Background: This trial compared the long-term safety and efficacy of the basal insulin preparations, insulin detemir and NPH insulin, in basal-bolus therapy for patients with type 1 diabetes.
Methods: This multinational open, parallel-group trial randomized patients to receive insulin detemir or NPH insulin twice daily in addition to mealtime human soluble insulin. Doses were titrated towards predefined glycemic targets. After an initial 6-month treatment period, patients were invited to participate in a 6-month extension period. A total of 289 from 421 elected to continue in the trial, of which 252 completed.
Results: Glycemic control as assessed by hemoglobin A1c (insulin detemir, 7.88%; NPH insulin, 7.78%; difference not significant) and fasting plasma glucose (insulin detemir, 10.1 mmol/L; NPH insulin, 9.84 mmol/L; difference not significant) was similar in both treatment groups at end point, with hemoglobin A1c little changed from baseline and fasting plasma glucose slightly decreased. There was some evidence for a risk reduction for hypoglycemia in association with insulin detemir, although this was not statistically significant (relative risk overall hypoglycemia, 0.71, P = 0.139; relative risk nocturnal hypoglycemia, 0.71, P = 0.067), and hypoglycemic events were fewer in each of the 12 months. There was a significant treatment difference with regard to weight outcome; NPH insulin was associated with weight gain (1.4 kg), but there was no mean weight gain (-0.3 kg) in the insulin detemir cohort (baseline-adjusted between-group difference at 12 months, 1.66 kg, P = 0.002). There were no obvious between-group differences in other safety parameters.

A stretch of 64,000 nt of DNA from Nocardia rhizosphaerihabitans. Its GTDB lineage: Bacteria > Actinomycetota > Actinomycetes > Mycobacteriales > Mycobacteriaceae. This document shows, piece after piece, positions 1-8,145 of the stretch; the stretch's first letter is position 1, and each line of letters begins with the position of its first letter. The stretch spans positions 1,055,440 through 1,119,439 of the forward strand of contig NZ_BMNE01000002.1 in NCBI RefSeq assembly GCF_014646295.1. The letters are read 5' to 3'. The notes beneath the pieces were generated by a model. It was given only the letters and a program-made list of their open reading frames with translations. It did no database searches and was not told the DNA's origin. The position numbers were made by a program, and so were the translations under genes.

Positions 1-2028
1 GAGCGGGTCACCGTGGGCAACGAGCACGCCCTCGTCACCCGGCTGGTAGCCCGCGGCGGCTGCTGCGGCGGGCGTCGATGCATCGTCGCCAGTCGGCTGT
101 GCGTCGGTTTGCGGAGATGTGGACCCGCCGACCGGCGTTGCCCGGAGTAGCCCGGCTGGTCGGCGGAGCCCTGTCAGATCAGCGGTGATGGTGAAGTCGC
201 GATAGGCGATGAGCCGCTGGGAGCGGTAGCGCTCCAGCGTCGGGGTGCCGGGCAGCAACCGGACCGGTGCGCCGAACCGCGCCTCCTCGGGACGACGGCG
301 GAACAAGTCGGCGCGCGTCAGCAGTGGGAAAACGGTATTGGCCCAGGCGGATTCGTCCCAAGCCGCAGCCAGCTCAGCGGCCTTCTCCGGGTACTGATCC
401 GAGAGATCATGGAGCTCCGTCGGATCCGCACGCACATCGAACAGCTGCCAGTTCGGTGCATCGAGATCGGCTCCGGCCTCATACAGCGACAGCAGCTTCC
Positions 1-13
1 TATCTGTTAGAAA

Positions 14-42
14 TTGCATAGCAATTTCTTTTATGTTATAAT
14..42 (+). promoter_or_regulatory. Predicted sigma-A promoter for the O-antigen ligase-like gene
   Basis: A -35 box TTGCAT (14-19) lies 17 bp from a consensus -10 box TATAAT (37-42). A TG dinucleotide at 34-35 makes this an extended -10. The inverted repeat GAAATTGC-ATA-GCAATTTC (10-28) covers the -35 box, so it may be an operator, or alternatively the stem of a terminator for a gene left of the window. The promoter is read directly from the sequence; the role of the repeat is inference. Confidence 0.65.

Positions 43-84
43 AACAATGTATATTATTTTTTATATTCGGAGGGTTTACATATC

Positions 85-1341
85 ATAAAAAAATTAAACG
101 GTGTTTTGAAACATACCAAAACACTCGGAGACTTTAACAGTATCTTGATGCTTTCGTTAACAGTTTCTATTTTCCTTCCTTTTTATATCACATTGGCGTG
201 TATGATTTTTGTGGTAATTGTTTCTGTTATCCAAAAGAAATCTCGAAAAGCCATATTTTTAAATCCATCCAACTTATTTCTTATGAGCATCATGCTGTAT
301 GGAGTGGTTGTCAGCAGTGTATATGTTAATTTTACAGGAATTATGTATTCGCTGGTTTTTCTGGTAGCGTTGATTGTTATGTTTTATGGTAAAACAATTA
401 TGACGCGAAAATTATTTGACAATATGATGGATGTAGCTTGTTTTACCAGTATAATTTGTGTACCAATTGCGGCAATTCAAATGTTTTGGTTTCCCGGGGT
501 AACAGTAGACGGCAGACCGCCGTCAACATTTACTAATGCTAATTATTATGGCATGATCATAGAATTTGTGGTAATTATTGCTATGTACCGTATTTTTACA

Conclusions: Glycemic control is maintained with insulin detemir during long-term treatment. At equivalent glycemic control to NPH insulin, insulin detemir is associated with a lack of weight gain and a trend towards a reduced risk of nocturnal hypoglycemia when used in basal-bolus therapy with mealtime soluble human insulin.